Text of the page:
BMCR 2003.09.23

Homer, the Bible, and Beyond. Literary and Religious Canons in the Ancient World. Jerusalem Studies in Religion and Culture, 2

, , Homer, the Bible, and beyond : literary and religious canons in the ancient world. Jerusalem studies in religion and culture, v. 2. Leiden: Brill, 2003. 283 pages ; 25 cm.. ISBN 9004126651 EUR 76.00/$91.00.

In this volume, an international team of experts discusses the processes of canon-formation in a wide range of societies of the ancient world, addressing such issues as canon and the articulation of identity, the hermeneutical attitude toward canonical texts, textual fixity and openness, oral and written canons, methods of transmission, and more. In an introductory essay, the editors put the contributions into a wider perspective, with special reference to the modern debate on the so-called ‘Western canon’ (Harold Bloom). Canon-formation is about ‘foundational texts’ (exemplified in the book’s title by Homer and the Bible), which, “in that they embody the essentials of a given community’s collective self-consciousness, are the indispensable factor by means of which its ethnic, cultural, or religious identity is articulated” (5).

In his contribution on Mesopotamian canons, Veldhuis describes the Old Babylonian canon around 1800 BCE, in which the Sumerian heritage is recreated and used as inspiration for new compositions, and the Neo-Assyrian canon around 700 BCE, where libraries have become repositories of reliable knowledge and textuality is reflected upon. The problem with this paper is that the author writes for specialists in Assyriology so that much is far too technical for the average classicist.

In his essay “How the Biblical Canon Began,” Stephen Chapman first sketches the standard critical theory regarding the canonization of the Old Testament which conceived of three discrete acts of canonization, one for each of the three subcollections of the canon (Torah, Prophets, Writings). He next describes how this conception has increasingly come under fire and why there is presently a terminological impasse as far as the term ‘canon’ (and ‘scripture’) is involved; the broad definition uses the criterion of religious authority of written documents, the more narrow one speaks of canon only in terms of a ‘closed’ list of sacred books. Chapman himself defines canon as “an intertextual collection of scriptures” with a history in which the broad and the narrow definition are only stages in an evolving process. “The editors in the late stages of the formation of the biblical books registered their assumptions that these books belong together. … Later canonical decisions were for the most part confirmatory in nature, usually securing de jure approval for writings that already possessed de facto authority.” (39-40). The article concludes with a number of important methodological considerations.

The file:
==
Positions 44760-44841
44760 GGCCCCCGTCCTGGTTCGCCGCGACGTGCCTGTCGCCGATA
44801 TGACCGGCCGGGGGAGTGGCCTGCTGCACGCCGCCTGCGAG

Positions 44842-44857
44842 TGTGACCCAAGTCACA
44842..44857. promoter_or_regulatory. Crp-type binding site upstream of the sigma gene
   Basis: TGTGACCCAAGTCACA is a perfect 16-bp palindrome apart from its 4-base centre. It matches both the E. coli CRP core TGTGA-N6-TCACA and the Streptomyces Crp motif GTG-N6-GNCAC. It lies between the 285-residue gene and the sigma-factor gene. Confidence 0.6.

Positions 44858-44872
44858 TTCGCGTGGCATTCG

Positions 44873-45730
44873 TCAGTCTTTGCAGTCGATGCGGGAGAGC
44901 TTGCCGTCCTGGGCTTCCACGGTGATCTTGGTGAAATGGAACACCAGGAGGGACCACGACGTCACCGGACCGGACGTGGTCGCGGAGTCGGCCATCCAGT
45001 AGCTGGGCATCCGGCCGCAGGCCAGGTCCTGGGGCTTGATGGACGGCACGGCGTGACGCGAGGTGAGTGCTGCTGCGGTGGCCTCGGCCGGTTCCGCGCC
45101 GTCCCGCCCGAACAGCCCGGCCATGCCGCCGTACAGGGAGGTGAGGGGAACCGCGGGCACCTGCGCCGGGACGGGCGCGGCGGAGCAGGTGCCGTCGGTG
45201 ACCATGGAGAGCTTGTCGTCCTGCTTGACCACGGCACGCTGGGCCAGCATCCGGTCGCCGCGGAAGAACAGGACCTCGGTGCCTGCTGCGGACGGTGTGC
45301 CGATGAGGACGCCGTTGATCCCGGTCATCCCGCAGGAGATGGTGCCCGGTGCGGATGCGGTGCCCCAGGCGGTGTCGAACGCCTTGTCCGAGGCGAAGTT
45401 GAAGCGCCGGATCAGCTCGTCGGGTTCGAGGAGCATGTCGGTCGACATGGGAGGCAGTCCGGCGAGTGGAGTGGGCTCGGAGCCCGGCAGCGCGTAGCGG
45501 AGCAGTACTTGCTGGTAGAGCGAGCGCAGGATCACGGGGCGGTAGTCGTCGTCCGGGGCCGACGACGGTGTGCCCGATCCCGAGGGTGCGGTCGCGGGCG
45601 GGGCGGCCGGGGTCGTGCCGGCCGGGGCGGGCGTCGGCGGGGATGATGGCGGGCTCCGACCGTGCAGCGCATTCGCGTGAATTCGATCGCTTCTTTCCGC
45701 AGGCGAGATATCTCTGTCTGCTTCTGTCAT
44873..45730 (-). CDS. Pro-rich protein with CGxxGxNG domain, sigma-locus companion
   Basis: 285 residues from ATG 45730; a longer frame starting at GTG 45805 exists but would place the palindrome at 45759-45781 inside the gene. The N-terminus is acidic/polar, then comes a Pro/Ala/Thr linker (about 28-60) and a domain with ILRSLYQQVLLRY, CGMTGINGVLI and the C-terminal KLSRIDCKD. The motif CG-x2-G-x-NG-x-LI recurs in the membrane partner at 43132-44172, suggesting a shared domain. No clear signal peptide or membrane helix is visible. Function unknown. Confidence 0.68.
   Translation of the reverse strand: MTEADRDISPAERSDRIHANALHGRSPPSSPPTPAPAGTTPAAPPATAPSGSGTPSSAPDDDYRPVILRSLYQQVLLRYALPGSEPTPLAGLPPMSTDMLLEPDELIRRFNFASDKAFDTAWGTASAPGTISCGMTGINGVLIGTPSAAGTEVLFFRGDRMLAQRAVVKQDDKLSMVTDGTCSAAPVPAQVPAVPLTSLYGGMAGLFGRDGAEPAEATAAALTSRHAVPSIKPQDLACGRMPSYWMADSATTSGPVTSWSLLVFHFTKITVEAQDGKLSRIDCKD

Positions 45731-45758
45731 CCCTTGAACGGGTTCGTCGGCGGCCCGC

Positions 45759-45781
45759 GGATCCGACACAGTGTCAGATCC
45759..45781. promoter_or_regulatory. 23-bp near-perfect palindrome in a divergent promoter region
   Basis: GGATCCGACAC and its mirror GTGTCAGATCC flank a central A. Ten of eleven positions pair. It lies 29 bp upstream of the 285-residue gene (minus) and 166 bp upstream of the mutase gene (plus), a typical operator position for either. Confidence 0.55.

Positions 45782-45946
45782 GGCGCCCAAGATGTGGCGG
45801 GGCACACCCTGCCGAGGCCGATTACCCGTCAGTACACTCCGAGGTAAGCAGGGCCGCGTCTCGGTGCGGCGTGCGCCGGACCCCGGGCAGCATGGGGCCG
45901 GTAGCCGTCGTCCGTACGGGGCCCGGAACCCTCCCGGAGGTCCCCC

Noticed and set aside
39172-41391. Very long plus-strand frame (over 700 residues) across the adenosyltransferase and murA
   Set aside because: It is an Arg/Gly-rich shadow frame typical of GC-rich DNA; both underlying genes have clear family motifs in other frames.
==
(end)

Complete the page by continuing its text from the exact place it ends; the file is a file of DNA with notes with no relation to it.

“On Written Lies” is the title of a paper in which C. Grottanelli tries to solve the baffling riddle of a text in the book of the prophet Jeremiah (8:8-9) that seems to condemn Torah scribes as liars. After a survey of previous exegetes including their hidden agenda’s G. proposes his own solution in what is, again, a rather too technical article for a non-specialist.

In his contribution “Scripture and Exegesis in Zoroastrianism,” Shaul Shaked briefly but clearly sketches the great problems of dating Zoroaster’s life and the obscure early history of the sacred Zoroastrian scriptures. He emphasizes that in their case canonization certainly preceded the process of a written redaction, but at the same time the written redaction did not stop the process of canonization for “Zoroastrian traditions indicate that at certain times the scope of the sacred canon of scriptures underwent considerable expansions, and that, at other periods, it suffered from a substantial shrinking or diminution” (67).